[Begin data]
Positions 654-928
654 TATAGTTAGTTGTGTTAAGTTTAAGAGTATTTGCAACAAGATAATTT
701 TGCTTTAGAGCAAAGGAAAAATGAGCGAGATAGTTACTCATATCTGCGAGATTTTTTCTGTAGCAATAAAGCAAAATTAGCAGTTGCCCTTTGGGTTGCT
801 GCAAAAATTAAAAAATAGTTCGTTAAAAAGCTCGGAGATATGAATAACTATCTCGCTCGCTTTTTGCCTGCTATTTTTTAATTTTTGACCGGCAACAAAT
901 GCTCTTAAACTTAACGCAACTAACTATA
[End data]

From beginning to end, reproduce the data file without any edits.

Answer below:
Positions 654-928
654 TATAGTTAGTTGTGTTAAGTTTAAGAGTATTTGCAACAAGATAATTT
701 TGCTTTAGAGCAAAGGAAAAATGAGCGAGATAGTTACTCATATCTGCGAGATTTTTTCTGTAGCAATAAAGCAAAATTAGCAGTTGCCCTTTGGGTTGCT
801 GCAAAAATTAAAAAATAGTTCGTTAAAAAGCTCGGAGATATGAATAACTATCTCGCTCGCTTTTTGCCTGCTATTTTTTAATTTTTGACCGGCAACAAAT
901 GCTCTTAAACTTAACGCAACTAACTATA